For the master’s program, we offer a thesis track and a professional track. They are both 30 credits. The master’s track with thesis has research required. The professional track has two credits of reports required. Our professional track will be available completely online starting this fall. Learners will have the option to attend classes in-person if they prefer, but we wanted to attract students around the country by providing an online option. 

The graduate certificate in interdisciplinary urban food systems is 12 credits and is fully online. 

We also started the Urban Foods Systems Symposium in 2016. This is a bi-annual conference that rotates locations but is in Kansas alternating years. In 2024, the symposium will be held at The Ohio State University in Columbus, Ohio. 

Q: Who should consider going into the urban foods program? 

A: Anyone who has a bachelor’s degree and an interest to learn more about urban food systems is welcome to join our program. We are proud of the fact that many of our students do not have a background in horticulture and enjoy the learning environment that this diversity provides. Because this area is so multi-disciplinary, someone who studies sociology may want to learn more about urban food systems. Similarly, someone who works in public health could have a desire to learn more. Because of that, we don’t restrict admissions in terms of a bachelor’s degree. 

If a student doesn’t have a horticulture background, we do require a couple of prerequisites just so they’re able to understand the course content and we’re happy to discuss those on a case-by-case basis with potential students.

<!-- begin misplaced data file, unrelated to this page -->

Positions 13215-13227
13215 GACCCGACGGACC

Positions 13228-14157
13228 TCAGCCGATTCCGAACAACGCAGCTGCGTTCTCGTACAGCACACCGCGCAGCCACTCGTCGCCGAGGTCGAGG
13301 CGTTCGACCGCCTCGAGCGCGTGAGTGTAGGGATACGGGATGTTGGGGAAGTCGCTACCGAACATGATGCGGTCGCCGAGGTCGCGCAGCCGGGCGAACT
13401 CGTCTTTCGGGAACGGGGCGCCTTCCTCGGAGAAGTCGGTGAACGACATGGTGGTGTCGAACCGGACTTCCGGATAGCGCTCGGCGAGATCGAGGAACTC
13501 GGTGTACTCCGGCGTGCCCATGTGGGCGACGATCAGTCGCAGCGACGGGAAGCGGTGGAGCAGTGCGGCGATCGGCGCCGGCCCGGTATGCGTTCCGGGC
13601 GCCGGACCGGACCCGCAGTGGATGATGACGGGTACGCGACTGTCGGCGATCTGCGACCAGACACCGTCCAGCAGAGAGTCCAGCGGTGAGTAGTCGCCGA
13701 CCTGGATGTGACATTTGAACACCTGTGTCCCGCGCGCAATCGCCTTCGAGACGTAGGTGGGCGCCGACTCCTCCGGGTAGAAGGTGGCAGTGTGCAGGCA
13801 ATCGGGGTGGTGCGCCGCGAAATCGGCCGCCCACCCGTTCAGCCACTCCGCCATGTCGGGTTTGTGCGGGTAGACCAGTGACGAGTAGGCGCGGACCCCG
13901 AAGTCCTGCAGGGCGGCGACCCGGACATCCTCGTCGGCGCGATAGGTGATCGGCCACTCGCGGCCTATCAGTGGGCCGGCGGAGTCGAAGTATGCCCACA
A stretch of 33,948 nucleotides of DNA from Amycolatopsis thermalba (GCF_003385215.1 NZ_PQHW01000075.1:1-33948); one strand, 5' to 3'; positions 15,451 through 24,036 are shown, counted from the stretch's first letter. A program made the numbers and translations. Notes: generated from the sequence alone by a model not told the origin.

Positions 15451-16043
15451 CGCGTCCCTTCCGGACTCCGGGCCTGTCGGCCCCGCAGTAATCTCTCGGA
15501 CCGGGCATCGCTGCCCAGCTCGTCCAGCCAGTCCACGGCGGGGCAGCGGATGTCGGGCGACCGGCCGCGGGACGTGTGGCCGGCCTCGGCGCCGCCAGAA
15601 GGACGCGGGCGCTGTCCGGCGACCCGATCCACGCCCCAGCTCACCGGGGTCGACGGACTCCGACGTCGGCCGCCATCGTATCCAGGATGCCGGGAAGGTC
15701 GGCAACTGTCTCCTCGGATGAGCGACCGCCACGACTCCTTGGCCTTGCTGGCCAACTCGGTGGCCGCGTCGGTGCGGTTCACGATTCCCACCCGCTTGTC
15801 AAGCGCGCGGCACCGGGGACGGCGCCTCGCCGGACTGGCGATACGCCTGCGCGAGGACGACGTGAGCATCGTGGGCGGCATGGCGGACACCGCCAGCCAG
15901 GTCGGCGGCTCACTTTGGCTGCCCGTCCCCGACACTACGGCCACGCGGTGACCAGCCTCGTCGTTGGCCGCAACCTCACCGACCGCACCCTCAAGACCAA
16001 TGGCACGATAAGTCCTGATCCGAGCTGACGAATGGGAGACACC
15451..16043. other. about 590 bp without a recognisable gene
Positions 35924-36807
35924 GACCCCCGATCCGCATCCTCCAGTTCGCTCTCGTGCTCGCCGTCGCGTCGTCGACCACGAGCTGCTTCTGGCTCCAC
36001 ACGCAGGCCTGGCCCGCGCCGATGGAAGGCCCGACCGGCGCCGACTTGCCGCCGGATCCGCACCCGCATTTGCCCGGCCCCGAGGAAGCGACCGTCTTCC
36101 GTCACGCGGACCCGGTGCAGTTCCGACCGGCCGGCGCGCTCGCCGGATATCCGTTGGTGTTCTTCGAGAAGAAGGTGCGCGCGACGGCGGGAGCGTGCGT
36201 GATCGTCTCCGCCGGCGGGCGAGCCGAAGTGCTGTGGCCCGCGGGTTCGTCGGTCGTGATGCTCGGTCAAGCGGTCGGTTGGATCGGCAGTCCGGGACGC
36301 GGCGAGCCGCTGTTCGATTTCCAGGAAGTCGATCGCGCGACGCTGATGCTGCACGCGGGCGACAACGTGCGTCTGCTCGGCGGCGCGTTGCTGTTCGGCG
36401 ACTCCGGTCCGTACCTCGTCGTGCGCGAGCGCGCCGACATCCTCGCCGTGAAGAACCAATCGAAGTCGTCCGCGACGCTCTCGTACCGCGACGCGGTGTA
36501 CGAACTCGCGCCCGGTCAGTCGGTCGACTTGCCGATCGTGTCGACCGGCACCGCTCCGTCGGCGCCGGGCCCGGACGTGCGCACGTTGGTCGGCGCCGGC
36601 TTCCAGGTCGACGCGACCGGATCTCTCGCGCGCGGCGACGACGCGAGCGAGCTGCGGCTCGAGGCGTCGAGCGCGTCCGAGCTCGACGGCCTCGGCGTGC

Q: What kinds of career paths can students pursue when they study urban foods? 

A: Students can pursue a variety of diverse career options when they choose to study urban foods. Many of the students go into extension or may work at farming-related nonprofit organizations. Students can even use their new skills to run their own farm or nonprofit. Of course, they also can continue for a Ph.D. and go the academic route. 

Our program has a 99% job placement for graduates, which is incredibly important since it means we’re setting students up for success. Many cities are now looking for people who have an understanding of urban food systems, especially to identify food deserts. 

Q: You’re teaching a hands-on class this fall that involves traveling to urban farms in other places. Can we talk a little bit about that class and what potential students can expect? 

A: Absolutely! This course started in 2015. I really wanted to expose students in the program to the different players in the food system. This really is an important way for students to learn more about urban food systems from the people that are already working in this area. During the five-day trip, we’ll visit 15-20 different sites. Students will have the opportunity to use an audit tool to identify how each site that we visit contributes to food security. 

In the past, we’ve been to Chicago, Seattle, St. Louis, Detroit, New Orleans and Hawaii. This year, we’ll be visiting Arkansas. Every place we go, I discover something new and I can’t wait to see what my students and I learn this year. 

Eleni D. Pliakoni, Ph.D., is a professor in urban food production and postharvest handling in the department of horticulture and natural resources at Kansas State University and works at the K-State Olathe campus. You can learn more about her directly on the K-State Olathe website.  

If you’re interested in urban food systems, be sure to register for upcoming webinars on our M.S. in horticulture with an emphasis in urban food systems. 

This program is supported with funding provided by the Johnson County Education Research Triangle.